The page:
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Court Orders HHS to Eliminate Medicare Appeals Backlog by 2022

In light of new funding from Congress, HHS must reduce the Medicare appeals backlog according to annual deadlines and percentage amounts, a judge ordered.

Medicare Appeals Backlog

Source: Thinkstock

By Jacqueline LaPointe

- HHS must eliminate the Medicare appeals backlog at the Administrative Law Judge (ALJ) level by the end of the 2022 fiscal year, according to a recent court order.

Judge James E. Boasberg of the US District Court for the District of Columbia recently reinstated a deadline-based order that requires HHS to reduce the backlog of appealed Medicare claims annually by a specific percentage amount.

With the projected FY 2018 backlog of 426,594 appeals as a baseline, HHS must reduce the backlog by 19 percent by the end of FY 2019, 49 percent by the end of FY 2020, and 75 percent by the end of FY 2021.

By the end of FY 2022, the court expects HHS to fully eliminate the growing Medicare appeals backlog.

The most recent deadline-based order is the second HHS has faced. Judge Boasberg previously ordered HHS to clear the backlog at the AJL level by the end of the 2020 fiscal year, with deadlines each year leading up to full elimination.

Under the deadline-based order, HHS would have had to grant default judgment in favor of providers and other stakeholders issuing the claim denial appeal if the federal department failed to meet the FY 2020 deadline.

HHS, however, argued that the order violated Medicare regulations by forcing the federal department to “make payment on Medicare claims regardless of the merit of those claims.”

After an appeals court reversed the deadline-based order and several arguments from HHS and plaintiffs American Hospital Association (AHA) et al., Judge Boasberg revived the elimination timeline. The judge expects the deadline-based order to stick this time around because of new HHS funding.

On March 23, 2018, Congress appropriated $182.3 million to HHS for the purpose of funding efforts to reduce the Medicare appeals backlog, which former HHS Secretary Tom Price projected to increase to 950,520 cases by the end of FY 2021.

The 70 percent boost in funding from Congress will allow the federal department to increase ALJ staffing levels and more than double the appeal court’s disposition capacity.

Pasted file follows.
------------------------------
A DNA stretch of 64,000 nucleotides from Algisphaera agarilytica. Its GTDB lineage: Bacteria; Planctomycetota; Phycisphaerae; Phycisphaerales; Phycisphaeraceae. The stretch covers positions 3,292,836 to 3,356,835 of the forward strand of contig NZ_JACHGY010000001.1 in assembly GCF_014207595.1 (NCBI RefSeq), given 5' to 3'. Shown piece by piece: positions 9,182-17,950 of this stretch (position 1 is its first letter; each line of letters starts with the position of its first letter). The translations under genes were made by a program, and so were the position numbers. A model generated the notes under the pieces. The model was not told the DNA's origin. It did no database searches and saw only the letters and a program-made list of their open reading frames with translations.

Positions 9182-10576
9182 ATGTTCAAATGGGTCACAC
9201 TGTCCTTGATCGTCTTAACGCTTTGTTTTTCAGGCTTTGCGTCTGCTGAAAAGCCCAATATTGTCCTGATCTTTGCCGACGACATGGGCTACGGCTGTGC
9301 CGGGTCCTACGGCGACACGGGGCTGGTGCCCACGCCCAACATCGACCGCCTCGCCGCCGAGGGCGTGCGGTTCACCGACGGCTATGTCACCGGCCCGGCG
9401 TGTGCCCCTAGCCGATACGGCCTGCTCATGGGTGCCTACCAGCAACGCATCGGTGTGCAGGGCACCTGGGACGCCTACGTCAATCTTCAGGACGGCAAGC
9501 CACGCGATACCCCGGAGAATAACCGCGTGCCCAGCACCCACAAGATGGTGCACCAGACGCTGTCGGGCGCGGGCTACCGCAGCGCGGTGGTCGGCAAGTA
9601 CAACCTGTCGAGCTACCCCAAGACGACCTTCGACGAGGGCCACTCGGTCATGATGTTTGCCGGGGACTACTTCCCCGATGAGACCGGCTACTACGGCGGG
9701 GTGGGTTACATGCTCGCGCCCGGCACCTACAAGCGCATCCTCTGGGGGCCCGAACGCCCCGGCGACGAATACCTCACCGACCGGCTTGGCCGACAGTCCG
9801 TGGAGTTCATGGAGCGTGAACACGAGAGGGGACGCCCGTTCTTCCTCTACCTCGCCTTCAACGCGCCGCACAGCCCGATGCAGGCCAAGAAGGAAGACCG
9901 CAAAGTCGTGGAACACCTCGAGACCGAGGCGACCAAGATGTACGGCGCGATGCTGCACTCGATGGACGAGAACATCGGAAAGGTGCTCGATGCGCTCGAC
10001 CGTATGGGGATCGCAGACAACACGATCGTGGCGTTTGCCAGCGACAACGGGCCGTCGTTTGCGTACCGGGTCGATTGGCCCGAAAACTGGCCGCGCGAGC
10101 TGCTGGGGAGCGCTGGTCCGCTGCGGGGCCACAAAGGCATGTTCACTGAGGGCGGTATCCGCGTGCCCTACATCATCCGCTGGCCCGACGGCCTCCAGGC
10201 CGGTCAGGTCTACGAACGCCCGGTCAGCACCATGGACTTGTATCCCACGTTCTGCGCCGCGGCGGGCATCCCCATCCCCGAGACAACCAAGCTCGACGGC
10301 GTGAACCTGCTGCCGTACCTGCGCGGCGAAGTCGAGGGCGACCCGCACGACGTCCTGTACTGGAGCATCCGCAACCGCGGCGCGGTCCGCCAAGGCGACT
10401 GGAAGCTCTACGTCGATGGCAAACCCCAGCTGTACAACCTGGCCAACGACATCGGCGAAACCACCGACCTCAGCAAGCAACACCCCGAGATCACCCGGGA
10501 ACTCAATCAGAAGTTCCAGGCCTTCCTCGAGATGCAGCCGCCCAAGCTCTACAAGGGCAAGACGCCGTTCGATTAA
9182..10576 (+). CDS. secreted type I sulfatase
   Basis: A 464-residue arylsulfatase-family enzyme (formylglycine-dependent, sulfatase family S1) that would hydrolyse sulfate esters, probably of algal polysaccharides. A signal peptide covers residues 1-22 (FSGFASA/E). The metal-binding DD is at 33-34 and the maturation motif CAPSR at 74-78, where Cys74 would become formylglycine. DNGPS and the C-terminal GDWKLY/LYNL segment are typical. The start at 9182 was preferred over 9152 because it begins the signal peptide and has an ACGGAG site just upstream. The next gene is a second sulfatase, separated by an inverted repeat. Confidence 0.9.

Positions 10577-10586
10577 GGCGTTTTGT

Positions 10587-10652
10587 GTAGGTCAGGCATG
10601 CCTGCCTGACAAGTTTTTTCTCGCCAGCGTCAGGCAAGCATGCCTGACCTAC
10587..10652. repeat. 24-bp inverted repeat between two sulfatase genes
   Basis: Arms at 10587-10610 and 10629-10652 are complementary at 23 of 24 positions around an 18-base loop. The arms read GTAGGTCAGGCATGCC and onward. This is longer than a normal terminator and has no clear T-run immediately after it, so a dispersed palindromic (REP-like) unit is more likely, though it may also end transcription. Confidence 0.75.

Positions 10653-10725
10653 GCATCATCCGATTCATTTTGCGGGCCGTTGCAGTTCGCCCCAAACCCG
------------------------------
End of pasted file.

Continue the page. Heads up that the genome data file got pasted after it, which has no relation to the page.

With the additional funding, HHS itself projected to clear the Medicare appeals backlog by 2022.

“As this time around the Government agrees that recent funding has made compliance possible within four years, the Court will impose such a deadline,” Judge Boasberg wrote in his most recent opinion.

The AHA commended Judge Boasberg for reinstating a deadline-based order. The association has been part of the ongoing lawsuit against HHS for the federal department’s noncompliance with the statutory requirement that decisions on appeals at the ALJ level be made within 90 days.

“The AHA is extremely pleased that Judge Boasberg recognized the need to reimpose a time-based mandamus remedy for reducing the Medicare appeals backlog, which is what the AHA and plaintiff hospitals had originally requested,” AHA General Counsel Melinda Hatton stated on the association’s website. “The court’s mandamus order will serve to keep HHS accountable in reducing the backlog.”

The court will hold HHS accountable for eliminating the Medicare appeals backlog by requiring quarterly status reports from the federal department starting on Dec. 31, 2018.

HHS agreed to follow the elimination timeline, but with one caveat. If Congress does not continue to appropriate the same level of funding in the near future, then HHS may find it impossible to follow the deadline-based order.

The court agreed that HHS can request a modification to the order should a change in funding occur.

Additionally, Judge Boasberg made a decision on the AHA’s request to reduce the interest charges on appealed claims. The plaintiffs asked for a reduction of the interest charged on funds that HHS had yet to recoup from providers while appeals are pending.

The court, however, decided that the interest charge reduction would “ameliorate the adverse effects providers suffer when their appeals languish in the backlog, but they would not necessarily improve delays.” Therefore, the request was beyond the scope of the lawsuit.

The court is also likely to deny other AHA requests. “Where the agency is held to a set of deadlines, it is unnecessary — and unwise — to further specify the steps it must take,” Judge Boasberg argued.

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